3) Humidity and temperatures were not monitored in the decontamination areas for the sterile processing department according to industry guidelines adopted by the facility

An IMMEDIATE JEOPARDY (IJ) was identified on 1/23/20, at 5:00 p.m., under Infection Prevention and Antibiotic Stewardship Program, at C-1208 and C-1206. Administrator and Chief Nursing Officer (CNO) were notified of the IJ on 1/23/20, at 5:44 p.m. The IMMEDIATE JEOPARDY (IJ) was abated on 1/31/20, at 12:26 p.m. with the Infection Preventionist and Quality Manager present.

4) Hair coverage was not maximized when providing patient care and services in the operating room
5) Biohazardous human waste was not disposed in patient care areas using a clean and sanitary process
6) Dietary staff did not wear protective covering to avoid cross contamination while washing and handling dishes
7) Dietary equipment was not maintained to avoid contamination of food in refrigerated storage area

The cumulative effect of these systemic problems resulted in the inadequate surveillance of infection control practices in the facility, as well as the inability to ensure delivery of quality health care services in a safe environment.

Findings:

1a) During an interview on 1/13/20, at 8:00 a.m., Interim Surgery Manager stated variable facility staff cleaned its operating room during a day. Interim Surgery Manager stated, "techs and nurses" cleaned the surgical suite and procedure room "during the day," and "housekeeping" performed "terminal cleaning" of surgical suites "in the later evening." Interim Surgery Manager stated staff who terminally cleaned learned from "other staff." Surgery Manager stated, "nurses and techs [taught] nurses and techs." Surgery Manager stated he also provided management over the facility's Sterile Processing Department (SPD). (The department of a hospital responsible for cleaning and sterilizing surgical devices used for surgery).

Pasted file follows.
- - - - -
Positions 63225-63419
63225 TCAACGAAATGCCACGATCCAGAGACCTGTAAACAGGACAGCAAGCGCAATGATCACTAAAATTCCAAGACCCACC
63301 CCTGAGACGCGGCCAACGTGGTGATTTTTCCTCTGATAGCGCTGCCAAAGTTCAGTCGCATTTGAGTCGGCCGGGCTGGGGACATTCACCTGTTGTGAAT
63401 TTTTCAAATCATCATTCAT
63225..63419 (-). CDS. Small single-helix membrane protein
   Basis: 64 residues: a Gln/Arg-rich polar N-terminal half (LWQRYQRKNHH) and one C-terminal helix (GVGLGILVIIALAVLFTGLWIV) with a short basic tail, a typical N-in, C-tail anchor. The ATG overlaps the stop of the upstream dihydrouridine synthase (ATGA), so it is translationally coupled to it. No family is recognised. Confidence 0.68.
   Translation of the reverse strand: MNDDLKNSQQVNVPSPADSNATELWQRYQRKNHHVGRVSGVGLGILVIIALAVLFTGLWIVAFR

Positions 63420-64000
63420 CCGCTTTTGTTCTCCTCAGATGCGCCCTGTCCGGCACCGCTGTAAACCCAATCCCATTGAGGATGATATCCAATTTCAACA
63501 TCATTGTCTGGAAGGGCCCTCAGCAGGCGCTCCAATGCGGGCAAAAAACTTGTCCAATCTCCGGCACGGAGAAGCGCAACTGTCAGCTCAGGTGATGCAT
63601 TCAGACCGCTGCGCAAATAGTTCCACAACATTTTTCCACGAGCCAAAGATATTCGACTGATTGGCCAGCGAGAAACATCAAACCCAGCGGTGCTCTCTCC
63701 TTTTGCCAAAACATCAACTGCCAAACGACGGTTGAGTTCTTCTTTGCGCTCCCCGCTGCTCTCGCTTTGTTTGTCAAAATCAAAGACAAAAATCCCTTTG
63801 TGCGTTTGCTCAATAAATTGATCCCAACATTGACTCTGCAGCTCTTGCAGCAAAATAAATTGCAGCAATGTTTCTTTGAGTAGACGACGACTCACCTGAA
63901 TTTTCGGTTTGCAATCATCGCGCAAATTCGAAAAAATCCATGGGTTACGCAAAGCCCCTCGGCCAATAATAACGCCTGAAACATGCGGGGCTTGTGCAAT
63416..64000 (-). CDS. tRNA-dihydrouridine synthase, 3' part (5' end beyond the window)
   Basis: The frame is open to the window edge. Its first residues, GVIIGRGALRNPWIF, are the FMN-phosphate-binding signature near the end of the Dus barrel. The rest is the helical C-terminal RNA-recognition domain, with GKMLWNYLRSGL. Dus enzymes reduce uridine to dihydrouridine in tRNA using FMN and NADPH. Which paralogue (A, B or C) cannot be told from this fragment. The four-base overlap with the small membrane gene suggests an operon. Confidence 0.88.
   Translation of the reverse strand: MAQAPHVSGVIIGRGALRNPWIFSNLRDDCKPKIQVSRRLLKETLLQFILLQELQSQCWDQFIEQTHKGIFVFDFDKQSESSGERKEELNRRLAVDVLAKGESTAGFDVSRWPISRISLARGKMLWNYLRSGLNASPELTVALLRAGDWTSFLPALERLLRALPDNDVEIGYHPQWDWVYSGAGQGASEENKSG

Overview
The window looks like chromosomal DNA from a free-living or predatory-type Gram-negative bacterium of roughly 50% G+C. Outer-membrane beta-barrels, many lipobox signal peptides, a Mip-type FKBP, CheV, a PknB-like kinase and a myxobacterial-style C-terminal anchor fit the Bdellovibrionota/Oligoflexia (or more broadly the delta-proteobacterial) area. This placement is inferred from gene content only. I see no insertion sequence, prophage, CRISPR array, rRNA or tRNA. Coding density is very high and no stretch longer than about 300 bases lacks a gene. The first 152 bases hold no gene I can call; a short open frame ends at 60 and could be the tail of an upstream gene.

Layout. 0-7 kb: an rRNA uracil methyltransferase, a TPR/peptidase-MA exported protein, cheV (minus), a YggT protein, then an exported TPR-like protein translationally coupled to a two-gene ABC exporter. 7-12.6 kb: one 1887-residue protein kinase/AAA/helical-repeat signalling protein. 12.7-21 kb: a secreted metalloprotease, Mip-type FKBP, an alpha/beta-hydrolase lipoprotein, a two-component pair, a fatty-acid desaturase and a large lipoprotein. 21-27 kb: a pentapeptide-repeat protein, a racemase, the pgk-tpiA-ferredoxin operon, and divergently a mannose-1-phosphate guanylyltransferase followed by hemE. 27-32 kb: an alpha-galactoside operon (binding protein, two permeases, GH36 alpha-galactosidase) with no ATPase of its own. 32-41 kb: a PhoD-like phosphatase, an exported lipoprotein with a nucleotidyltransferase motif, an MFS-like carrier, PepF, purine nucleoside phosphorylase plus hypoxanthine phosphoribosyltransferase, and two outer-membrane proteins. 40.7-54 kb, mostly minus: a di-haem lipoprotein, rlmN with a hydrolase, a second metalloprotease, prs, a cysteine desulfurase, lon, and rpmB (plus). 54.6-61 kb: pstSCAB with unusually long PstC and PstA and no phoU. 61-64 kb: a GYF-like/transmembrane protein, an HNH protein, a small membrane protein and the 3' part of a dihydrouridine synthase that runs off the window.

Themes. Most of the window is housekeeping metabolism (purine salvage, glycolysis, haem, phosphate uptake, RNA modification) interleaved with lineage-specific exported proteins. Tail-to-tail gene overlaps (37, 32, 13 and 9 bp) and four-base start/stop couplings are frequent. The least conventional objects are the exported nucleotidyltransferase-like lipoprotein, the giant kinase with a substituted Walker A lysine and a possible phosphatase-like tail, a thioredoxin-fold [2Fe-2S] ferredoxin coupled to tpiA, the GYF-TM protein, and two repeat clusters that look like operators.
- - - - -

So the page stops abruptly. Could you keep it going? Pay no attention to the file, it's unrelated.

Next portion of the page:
During an interview on 1/14/20, at 10:00 a.m., Interim Surgery Manager provided a tour of one SPD work room (Work Room 2) where SPD staff processed soiled endoscopes (or "scopes," an optical medical device used to look into a patient's digestive tract) to disinfect them for patient care.

During an interview on 1/14/20, at 5:30 p.m., Infection Preventionist stated he supervised the facility's housekeeping services, as well as imaging, lab, respiratory therapy, and ambulance services. Infection Preventionist stated the facility had trained "two of [its] three" housekeeping staff to terminally clean surgery suites.